Tracksuit Manager (Goliath Games) Review | Crash - Everygamegoing


Tracksuit Manager
By Goliath Games
Spectrum 48K

Published in Crash #56

Tracksuit Manager


'Koeman sends a beautiful long ball over to Gullit, who weaves and turns straight past Gary Stevens. He sends a beautiful chip into the box. Oh no, the defence has failed to clear, Marco Van Bastes takes possession and... he's scored his hat-trick-surely England are out of this championship now!'

You were undoubtedly as peeved at England's performance in the European Championship as we all were at CRASH Towers (Mark Caswell excepted cos he keeps falling over his own feet and can't see the point of football). But Doug Matthews (he also did The Double) reckons you deserve to have money for a mouth and prove your TV punditry (surely that should be 'banditry'-ED) by building your own national squad to take on the best in Europe (and the rest of the world) in Goliath's new football management game, Tracksuit Manager.

You can choose to manage any European national squad of 22 players. New players can be drafted into the squad from a pool of 100. The finals of the Nations Cup (European Championship) are two years away (with the World Cup finals in four years time), but first your team must qualify by winning their group which contains three other nations. Friendlies can be arranged to allow experimentation with the team or you can go on a tour consisting of five matches.

Tactics and options are menudriven. The main menu is for changing the squad, arranging fixtures (through the diary option) sending scouts to spy on the performance of other teams and their individual players.

Before a match, you select your team of 11 players from the squad and a report on each player's current form and skill is available. After team selection, a choice of tactics can be made including attacking style, marking, formation, and various types of tackling and passing. Individual players can also be given special orders contradicting those of the team and can also be told to take corners, free-kicks etc.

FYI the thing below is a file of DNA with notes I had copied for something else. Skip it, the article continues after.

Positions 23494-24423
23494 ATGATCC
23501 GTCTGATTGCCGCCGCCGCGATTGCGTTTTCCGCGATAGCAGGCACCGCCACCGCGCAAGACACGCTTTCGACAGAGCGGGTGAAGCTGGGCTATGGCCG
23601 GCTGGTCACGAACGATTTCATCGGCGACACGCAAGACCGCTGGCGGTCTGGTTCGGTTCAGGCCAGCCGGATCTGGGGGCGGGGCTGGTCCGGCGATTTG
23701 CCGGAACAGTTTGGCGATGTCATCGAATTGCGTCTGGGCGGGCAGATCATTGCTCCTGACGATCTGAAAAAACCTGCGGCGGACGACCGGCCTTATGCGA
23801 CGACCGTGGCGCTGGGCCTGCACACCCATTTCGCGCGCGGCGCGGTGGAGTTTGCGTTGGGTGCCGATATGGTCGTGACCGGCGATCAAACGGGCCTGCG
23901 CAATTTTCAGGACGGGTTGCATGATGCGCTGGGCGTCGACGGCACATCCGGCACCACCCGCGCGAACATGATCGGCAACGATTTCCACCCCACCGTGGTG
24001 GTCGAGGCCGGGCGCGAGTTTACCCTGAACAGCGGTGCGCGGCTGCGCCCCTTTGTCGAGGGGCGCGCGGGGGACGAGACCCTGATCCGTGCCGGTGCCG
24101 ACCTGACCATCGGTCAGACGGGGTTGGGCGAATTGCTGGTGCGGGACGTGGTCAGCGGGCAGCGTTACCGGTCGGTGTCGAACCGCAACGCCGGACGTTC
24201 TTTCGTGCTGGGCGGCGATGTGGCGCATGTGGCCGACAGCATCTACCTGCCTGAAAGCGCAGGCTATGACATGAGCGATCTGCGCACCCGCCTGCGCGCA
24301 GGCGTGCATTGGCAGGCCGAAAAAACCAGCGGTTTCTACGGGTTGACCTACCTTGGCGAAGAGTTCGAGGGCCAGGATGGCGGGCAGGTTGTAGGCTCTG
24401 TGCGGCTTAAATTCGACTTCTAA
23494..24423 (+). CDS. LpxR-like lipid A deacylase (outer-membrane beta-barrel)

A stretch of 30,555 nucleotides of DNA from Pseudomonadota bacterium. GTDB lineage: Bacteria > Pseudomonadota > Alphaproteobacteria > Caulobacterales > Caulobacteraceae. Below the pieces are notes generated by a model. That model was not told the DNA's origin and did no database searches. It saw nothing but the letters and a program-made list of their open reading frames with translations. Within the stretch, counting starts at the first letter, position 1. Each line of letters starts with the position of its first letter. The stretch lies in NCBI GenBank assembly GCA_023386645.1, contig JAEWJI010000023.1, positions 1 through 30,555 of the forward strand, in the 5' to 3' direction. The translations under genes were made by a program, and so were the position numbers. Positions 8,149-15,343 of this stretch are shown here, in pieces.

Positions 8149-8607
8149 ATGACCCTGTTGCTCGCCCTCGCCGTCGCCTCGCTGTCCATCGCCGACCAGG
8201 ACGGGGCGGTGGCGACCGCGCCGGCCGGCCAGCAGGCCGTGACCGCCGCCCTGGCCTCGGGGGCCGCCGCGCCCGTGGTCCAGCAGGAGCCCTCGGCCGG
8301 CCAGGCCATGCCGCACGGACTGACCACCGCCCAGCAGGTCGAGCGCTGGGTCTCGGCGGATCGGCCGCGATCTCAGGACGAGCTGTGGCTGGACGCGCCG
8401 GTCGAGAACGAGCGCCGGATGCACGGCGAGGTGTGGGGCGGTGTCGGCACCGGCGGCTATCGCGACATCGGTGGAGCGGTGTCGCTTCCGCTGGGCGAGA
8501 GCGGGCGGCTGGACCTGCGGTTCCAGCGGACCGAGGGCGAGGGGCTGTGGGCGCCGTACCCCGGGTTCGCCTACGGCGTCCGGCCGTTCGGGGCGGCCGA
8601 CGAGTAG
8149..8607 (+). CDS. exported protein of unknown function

During the match a scrolling text commentary (which can be speeded up or slowed down) is shown in the top half of the screen, while the position of the ball is represented below by a red bar on a green pitch. Substitutions can be made at any time and also allow the Can you stand the pressure of life in the football league? changing of tactics. Players can be injured, and, if they're naughty, booked or even sent off.

There's enormous wealth of football data in this program, so I expressed no surprise at the game's bland presentation, although it's neatly laid out. Sound is nonexistent and match graphics are minimal. Text predominates of course, so it's annoying how slow it can be updating at times. On the other hand, it's the football strategy that matters, and Tracksuit Manager certainly scores no home goals there.

PAUL … 76%

THE ESSENTIALS Joysticks: keyboard only Graphics: minimalistic, to say the least, but not that important in this type of game Sound: there is absolutely none Options: choice of managing any European national squad

Mark … 38%

'clumsy feet' Caswell here, and all I have to say is that some people may be willing to sit through reams and reams of text from yet another football management game, but I'm not. Tracksuit Manager bored me stiff within a very short time indeed. I've come to the conclusion that only true footballing fans could possibly enjoy scanning the eye-boggling amount of text that assails the player's optic nerves. The actual matches are the biggest bore; described in great detail, they sent me to sleep after reading that Hoddle was about to shoot for goal third time in a row. I'll stick to saving the universe from the alien hordes, thankyouverymuch.'

Phil … 71 %

'The range of menus and options is impressive - especially the choice of tactics for both the team and individual players. It really allows for complex strategy and gives the sort of comprehensive control over the team that other games of the genre lack. What lets the game down is its boring match presentation - the commentator quite obviously suffers from verbal diarrhoea. By the end of a match you feel as if you've just read War And Peace. The pitch graphic is small and simple - a red bar shows the position of the ball and that's it! What a shame the excellent tactical options couldn't have been accompanied by some decent graphics to help create an atmosphere. Long-winded, it's best played in short bursts, but considering its detailed options, Tracksuit Manager will definitely appeal to football mangagement buffs.'

Phil KingMark CaswellPaul Sumner

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